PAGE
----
Maximizing what we’ve got… Time is now!

Maximizing what we've got… Time is now!


We had a stirring conversation here in D.C. with someone very knowledgeable about sustainability; this person is a strong proponent of local ownership of all development. They also said vehemently, why evaluate the sustainability of projects after closeout; we all know what that will show!  What was implied is that our system of international development and aid is so flawed, so broken, that the inevitable result of not focusing on local ownership as the fundamental basis for our work means Nothing. Will. Be. Left…. All. Is. Lost. 


We disagree. Our development industry does some good, some bad, and is ever-changing (albeit slowly). Billions of dollars each year are spent trying to improve people's lives and livelihoods around the world, and we've seen great good be done. While. We. Remain.


We know far, far less about what remains after our projects end because less than 1% of the time we return post-project (ex-post) to evaluate anything.


Our problem with time begins with fixed timelines within projects that say we have 1, 3, 5 years to get to success. They work with participants and partners who need to make substantial changes to how they use their resources and beliefs over a relatively short time of a few months to a few years. We expect immediate results from them, changing how they farm (use new seeds, new methods, new ways of interacting with markets) and save money (learn new concepts of profit and interest, repayment and re-lending), and improve their health and that of their families (get prenatal exams, vaccinate your children, exclusively breastfeed without adding water or tea). Everyone in our projects is 'on the clock' from the donor and implementer to partners and participants. This clock ticks down irrevocably as project closeout looms, promised-successes-to-donors at hand or a mirage in the distance. We assume sustained results.


How many of us have ever gone on a diet? How many have learned a new language? How many of us have transferred jobs and had to learn new skills on the job? How quickly have we managed to do all that successfully, all at once?!  Probably many. How many of you have had to do this on a fixed timeline? Were you successful when there was a limited, fixed time and you did not set your own pace?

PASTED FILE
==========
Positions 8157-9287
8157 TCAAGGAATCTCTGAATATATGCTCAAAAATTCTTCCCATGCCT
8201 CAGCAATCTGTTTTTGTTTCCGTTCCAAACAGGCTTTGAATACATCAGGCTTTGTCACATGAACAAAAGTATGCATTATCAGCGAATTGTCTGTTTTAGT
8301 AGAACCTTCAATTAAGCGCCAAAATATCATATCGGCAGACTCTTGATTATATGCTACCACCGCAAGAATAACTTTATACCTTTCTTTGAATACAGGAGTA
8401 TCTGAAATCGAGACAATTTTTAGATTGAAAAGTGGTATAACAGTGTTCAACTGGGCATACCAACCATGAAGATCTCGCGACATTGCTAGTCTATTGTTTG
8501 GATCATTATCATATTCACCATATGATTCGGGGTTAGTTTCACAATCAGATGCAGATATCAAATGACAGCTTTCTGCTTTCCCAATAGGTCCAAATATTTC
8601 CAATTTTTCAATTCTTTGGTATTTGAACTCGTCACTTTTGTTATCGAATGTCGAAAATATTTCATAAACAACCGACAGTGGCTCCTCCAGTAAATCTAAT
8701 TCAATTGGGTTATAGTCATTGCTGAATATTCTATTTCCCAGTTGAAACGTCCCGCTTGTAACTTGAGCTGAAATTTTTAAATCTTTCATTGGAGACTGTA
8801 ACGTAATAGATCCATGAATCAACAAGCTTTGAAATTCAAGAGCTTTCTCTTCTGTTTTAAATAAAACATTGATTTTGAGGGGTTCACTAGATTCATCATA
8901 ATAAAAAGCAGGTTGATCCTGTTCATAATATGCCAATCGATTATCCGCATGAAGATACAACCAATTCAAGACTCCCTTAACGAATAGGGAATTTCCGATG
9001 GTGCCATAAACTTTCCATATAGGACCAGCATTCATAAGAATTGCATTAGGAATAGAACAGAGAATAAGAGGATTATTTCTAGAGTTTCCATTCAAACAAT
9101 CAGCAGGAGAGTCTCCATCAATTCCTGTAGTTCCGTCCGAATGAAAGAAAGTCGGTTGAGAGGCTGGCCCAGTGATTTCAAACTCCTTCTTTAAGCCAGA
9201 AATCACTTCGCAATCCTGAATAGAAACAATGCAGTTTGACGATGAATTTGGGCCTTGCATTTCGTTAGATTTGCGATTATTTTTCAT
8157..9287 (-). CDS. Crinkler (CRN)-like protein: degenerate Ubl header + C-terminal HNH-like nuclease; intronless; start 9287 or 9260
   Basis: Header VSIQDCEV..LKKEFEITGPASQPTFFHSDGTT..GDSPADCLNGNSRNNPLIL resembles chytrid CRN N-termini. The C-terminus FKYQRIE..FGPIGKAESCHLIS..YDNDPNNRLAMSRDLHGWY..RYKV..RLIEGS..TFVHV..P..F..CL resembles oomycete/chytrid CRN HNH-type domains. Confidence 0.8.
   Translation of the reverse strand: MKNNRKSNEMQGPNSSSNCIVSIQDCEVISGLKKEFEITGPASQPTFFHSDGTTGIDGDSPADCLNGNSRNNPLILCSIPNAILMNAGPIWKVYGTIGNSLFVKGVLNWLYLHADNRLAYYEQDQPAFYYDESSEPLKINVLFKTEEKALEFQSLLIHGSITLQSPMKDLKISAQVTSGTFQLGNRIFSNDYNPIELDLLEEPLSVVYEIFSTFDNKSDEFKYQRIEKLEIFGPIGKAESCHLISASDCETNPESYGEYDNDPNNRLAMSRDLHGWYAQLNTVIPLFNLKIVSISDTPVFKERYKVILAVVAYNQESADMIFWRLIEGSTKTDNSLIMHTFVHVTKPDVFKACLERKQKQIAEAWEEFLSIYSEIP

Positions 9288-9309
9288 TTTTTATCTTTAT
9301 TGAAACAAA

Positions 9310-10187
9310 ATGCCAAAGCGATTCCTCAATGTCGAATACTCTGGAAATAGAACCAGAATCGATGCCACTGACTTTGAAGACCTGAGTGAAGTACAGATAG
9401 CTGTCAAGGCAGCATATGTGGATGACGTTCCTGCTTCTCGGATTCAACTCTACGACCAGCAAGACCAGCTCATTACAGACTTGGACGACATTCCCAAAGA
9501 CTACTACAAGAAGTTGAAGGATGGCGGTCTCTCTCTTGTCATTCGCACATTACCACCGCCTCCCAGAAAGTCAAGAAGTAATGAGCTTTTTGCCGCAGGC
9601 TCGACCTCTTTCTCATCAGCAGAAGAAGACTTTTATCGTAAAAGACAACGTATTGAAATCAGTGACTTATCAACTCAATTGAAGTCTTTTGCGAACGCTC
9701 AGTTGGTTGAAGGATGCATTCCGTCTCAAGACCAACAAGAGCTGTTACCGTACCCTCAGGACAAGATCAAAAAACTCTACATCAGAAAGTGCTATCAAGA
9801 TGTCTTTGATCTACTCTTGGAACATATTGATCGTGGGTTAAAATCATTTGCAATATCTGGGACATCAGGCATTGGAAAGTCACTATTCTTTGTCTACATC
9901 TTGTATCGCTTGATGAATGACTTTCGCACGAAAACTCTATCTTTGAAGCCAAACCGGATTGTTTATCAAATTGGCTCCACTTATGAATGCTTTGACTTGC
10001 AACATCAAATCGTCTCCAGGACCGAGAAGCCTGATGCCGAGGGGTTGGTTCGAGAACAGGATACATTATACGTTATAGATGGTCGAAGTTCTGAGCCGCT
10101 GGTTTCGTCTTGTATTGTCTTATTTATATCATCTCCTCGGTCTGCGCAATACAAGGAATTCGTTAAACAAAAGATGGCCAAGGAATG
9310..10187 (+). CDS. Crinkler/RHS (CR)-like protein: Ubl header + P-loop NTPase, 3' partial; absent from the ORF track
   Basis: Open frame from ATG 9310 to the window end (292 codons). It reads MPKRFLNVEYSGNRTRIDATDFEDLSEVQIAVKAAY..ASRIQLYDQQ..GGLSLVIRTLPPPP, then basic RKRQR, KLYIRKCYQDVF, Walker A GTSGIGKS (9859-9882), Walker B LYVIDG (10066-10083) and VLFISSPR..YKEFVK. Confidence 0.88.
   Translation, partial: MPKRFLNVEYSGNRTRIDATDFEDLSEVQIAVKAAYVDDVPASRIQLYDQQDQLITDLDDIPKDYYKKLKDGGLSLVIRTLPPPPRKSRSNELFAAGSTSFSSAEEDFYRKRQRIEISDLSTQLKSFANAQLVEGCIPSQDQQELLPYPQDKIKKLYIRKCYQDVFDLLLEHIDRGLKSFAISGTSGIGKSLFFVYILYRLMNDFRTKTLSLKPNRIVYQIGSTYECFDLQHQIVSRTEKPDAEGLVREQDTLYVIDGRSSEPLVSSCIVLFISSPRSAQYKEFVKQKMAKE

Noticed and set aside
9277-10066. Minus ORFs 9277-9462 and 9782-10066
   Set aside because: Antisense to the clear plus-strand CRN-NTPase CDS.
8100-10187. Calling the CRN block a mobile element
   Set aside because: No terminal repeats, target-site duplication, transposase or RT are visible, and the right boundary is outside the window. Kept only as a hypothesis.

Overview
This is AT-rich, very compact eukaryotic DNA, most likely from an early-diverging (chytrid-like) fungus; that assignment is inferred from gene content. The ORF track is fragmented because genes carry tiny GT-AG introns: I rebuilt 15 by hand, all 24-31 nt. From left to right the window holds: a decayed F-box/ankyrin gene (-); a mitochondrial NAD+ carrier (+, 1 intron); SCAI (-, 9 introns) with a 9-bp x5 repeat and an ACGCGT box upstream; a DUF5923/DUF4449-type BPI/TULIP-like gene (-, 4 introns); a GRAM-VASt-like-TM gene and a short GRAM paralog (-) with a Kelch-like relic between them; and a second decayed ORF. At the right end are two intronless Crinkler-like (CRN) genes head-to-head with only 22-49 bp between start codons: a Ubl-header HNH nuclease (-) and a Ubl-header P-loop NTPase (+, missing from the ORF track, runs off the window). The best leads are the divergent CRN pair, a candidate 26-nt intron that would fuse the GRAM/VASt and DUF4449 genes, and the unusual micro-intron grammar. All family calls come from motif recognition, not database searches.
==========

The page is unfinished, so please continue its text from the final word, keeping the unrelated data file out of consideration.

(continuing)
It takes time to implement projects well enough to ensure that most participants ‘got it’, not just the 'early adopters'. It takes time to hand over projects so well that our partners and participants are ready to take over at least some of what we worked so hard to transfer. It took leadership and staff two years in the very successful participatory USAID/ Food For Peace food security project by CRS Niger that was a continuation of similar programming for 15 years.  It also takes time to pass for conditions to be ready for our return, to isolate what people could self-sustain from what the project supplied, to learn what was so well designed and implemented during projects that to 'took root' in people's lives, that they have made it their own.  We estimate optimal evaluation time is 2-7 years after closeout. Valuing Voices also believes we should not just evaluate the sustainability of outputs and outcomes of what we put in place that we thought they would continue, and the sustained impact of those cumulative investments, but also the emerging, unintended new activities and impacts we never imagined people would innovate from our projects.  We are doing just such evaluations in Zimbabwe and Uganda now and hope to do and catalyze much more fieldwork around the world.